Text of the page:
miércoles, 4 de marzo de 2015
Astra Zeneca "se receta" una dosis de escepticismo...
"Nos diferenciamos unos de otros
por dos razones:
por nuestras experiencias individuales
y deseos que dan forma a nuestro sistema nervioso,
y porque diferencias genéticas sutiles innatas
nos distinguen unos de otros"
In an unusual twist, AstraZeneca has nominated a renowned scientist – and pharmaceutical industry skeptic – to its board.
Cori Bargmann, who works at Rockefeller University in New York, was chosen yesterday by the big drug maker to stand for election in April and take a seat on its science committee. Apart from her science creds – she has been a Howard Hughes Medical Institute investigator for the past 20 years – she has also Tweeted a few skeptical remarks about drug makers over the past few years.
For instance, after GlaxoSmithKline paid $3 billion to settle U.S. civil and criminal charges of off-label marketing and concealing trial data, Bargmann Tweeted “GSK illegally markets drugs for recreational purposes. In other segments of the economy, that leads to prison.” Then there was this: “Remarkable story in the Washington Post about Glaxo obfuscation of Avandia risks. No wonder they paid $3B fine.”
She also Tweeted her concerns after reading about quality-control foibles at Ranbaxy Laboratories, the generic drug maker that two years ago paid a $500 million fine to U.S. authorities as part of a settlement that included pleading guilty to two charges of violating drug safety laws. “Appalling generic drug manufacturer Ranbaxy,” reads the Tweet. “Can we have regulatory oversight for essential medication? Please?”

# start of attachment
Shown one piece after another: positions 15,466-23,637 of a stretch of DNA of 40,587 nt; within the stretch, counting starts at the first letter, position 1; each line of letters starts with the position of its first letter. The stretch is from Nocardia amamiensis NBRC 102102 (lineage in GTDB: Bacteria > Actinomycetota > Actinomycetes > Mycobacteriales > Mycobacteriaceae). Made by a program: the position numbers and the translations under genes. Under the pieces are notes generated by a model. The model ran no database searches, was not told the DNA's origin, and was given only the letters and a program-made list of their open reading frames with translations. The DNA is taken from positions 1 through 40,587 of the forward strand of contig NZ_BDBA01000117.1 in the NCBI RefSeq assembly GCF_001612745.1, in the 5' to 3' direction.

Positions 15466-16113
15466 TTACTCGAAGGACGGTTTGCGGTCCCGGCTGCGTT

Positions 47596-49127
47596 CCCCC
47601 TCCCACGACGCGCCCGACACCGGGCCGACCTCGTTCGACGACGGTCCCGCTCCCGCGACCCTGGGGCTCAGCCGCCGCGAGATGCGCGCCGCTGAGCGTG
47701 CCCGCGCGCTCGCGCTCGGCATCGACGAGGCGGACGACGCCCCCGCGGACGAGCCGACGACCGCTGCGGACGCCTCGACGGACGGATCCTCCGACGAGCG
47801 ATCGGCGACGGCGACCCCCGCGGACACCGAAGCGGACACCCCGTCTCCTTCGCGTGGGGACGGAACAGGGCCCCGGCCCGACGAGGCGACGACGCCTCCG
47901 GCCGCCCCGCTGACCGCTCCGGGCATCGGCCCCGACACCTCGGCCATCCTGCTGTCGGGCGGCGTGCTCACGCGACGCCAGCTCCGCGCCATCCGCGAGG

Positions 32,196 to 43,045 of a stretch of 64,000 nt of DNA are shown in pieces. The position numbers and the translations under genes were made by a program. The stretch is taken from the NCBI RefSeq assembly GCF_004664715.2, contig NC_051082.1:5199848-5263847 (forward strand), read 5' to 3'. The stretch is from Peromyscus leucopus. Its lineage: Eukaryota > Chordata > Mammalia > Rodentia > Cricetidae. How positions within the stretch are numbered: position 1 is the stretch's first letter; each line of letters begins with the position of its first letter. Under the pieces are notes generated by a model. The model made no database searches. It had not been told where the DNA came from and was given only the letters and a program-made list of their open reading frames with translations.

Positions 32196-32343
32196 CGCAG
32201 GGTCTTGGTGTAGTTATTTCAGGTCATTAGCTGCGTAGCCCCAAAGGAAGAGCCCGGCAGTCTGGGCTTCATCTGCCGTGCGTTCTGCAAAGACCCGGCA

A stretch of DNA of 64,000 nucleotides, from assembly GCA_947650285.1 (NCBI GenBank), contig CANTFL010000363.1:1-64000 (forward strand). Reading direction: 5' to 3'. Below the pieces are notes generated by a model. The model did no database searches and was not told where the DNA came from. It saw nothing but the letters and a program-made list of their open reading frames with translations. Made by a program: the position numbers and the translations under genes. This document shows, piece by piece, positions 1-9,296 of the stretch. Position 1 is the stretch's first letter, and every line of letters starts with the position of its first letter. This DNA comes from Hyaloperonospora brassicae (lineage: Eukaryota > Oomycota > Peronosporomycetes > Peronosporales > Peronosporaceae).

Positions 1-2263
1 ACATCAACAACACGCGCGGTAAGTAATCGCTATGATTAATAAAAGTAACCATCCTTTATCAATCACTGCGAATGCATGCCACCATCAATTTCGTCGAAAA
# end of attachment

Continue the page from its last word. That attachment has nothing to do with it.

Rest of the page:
Of course, these remarks were Tweeted some time ago. What does Bargmann think today?
“Along with an increasing number of people with both liberal and conservative convictions, I think that the U.S. imprisons far too many people as part of the ‘war on drugs.’ The Tweet was a joke about double standards, not a call to arms,” she tells The Financial Times, which first reported her Tweets, about her comments regarding Glaxo. “I do think we should all do our best to behave ethically,” she continued. “I would bring that perspective to [AstraZeneca], if elected, or anywhere else.”
But in response to an e-mail that we sent her, Bargmann does not consider herself a pharma critic, which is how she was described in the story. “I expect to learn much more about the pharmaceutical industry if AstraZeneca elects me,” she wrote us. But “no, I don’t consider myself a pharma critic – just inexperienced.”
Was AstraZeneca aware of her Tweets prior to her nomination? We asked the drug maker about this possibility, but a spokeswoman declined to answer the question. (Más)